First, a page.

I could have plucked it. But it was interesting. How had it gotten here? What did it mean?

So, after examining it from all angles, I went back to bed.

In the morning, it was gone. I couldn’t figure out whether it had been a dream or not.

Today was Saturday, so I spent my time at home I took out the trash. I washed my clothes. I vacuumed. I lifted some free weights. I stayed up late watching movies. I drifted off.

 

I woke up and there were six.

The TV was still on, but the movie had ended and a screen saver was up. In the blue electronic light, the mushrooms were clearly visible. They had sprouted up on the carpet, on the corner of the entertainment center. There was one beside me on the couch. Maybe I needed to clean more.

I grabbed the remote and turned the TV off. It took a moment for my eyes to adjust, and then I saw the orange glow again.

They were beautiful. I’d never seen mushrooms like that before. The endless universe of lobes and circles and folds on the cap. The little light gray gills on the bottom. The strong stem. The curious way they cut right into the floor. In no way did they conform to what mushrooms were supposed to be, but I couldn’t quantify exactly what was different.

I could have plucked them. But I hated to do it; they were like little markers of what was wrong, of exactly where I needed to clean. Instead I took a picture and texted it to my plant-loving brother.

Can you identify this mushroom? I asked.

It was 3 AM, so I went back to sleep. He would find it in the morning.

 

When I woke up the next day, they were gone. But I knew it hadn’t been a dream. I still had the picture in my phone as proof.

My brother had texted me back. I’m not sure.

Another popped up right behind it. How are you doing lately? It’s been a while. Have you talked to mom?

I deleted the texts. He couldn’t dictate my relationships with others.

It was Sunday. I folded my laundry. I vacuumed. I dusted. I wiped down the counters. I cleaned the windows.  I shaved my head. I played video games. I drifted off.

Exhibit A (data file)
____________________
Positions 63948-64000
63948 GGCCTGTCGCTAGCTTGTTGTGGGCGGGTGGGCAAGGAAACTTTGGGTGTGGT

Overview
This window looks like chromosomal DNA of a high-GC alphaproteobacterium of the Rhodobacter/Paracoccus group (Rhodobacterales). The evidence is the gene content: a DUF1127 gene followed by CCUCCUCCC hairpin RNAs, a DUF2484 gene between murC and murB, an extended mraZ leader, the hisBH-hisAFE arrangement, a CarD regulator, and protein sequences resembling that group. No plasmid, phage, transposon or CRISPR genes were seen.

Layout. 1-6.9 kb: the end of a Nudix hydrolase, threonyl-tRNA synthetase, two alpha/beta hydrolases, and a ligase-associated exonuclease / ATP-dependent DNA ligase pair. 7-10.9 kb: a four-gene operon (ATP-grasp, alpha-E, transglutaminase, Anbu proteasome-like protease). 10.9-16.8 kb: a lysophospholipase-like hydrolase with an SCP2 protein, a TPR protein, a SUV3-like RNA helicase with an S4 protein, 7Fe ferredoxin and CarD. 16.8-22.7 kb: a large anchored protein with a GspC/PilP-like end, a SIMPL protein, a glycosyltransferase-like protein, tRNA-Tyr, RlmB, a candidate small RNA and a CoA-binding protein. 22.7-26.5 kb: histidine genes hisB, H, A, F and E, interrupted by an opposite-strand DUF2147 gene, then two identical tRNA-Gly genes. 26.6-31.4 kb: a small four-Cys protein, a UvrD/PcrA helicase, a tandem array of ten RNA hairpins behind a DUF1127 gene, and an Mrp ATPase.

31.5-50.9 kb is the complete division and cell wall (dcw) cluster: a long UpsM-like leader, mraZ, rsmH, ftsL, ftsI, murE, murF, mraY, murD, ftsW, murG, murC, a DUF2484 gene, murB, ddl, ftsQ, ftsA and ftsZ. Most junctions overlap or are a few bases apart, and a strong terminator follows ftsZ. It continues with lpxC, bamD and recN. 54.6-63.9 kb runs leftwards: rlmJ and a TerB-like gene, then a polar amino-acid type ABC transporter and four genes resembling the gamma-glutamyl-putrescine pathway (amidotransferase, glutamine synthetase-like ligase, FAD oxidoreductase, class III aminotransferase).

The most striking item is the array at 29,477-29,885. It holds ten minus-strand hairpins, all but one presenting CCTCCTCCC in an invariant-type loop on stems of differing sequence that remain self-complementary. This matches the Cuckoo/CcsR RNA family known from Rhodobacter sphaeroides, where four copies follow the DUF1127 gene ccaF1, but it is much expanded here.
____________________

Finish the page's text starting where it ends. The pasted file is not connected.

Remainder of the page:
I woke up and there were forty-two.

I counted each one over and over. Forty-two. This was really interesting. I know that I had cleaned this carpet. Tomorrow I’ll have to go over it again more thoroughly.

I could have plucked them. But I was grateful to them. Watching movies in their company had a surreal effect. The whole room was given a soft orange glow. It was fun.

 

That morning, I woke up to a missed call from my brother. My mom also texted me, but I didn’t open it to read it. Fuck ‘em.

I stood up and felt a little dizzy, so I had a big glass of water for breakfast, then washed the glass. Of course the mushrooms were gone; it was daylight. But sometimes, I could almost see them out of the corners of my eyes.

The phone rang. It was work. I didn’t answer.

I took a shower. When I got out, I noticed that the mushrooms were visible in the shadowy places of my room. If I covered the windows, maybe I could see them more clearly.

Yes. Pulling the drapes let the dark in and revealed the state of the room. There were so many, so many. They filled the room, grew out of the walls. They had spread into the bathroom, the kitchen. They were in my cabinets.

The light hid things. This was truth.

The phone rang. It was my brother again. I didn’t answer.

I know how this goes. This is what always happens. Mom will turn up and start knocking on the door. They don’t want me to know the truth. They don’t want me to see these things, these beautiful things. I’ll lock the door. I’ll pretend I”m not home. I won’t let them pull me out into the light. Not this time. Every mushroom is an arrow to a flaw. I’ll clean underneath each one.

I vacuumed the couch. I shook out the rugs. I tweezed my eyelashes. I scrubbed the tile.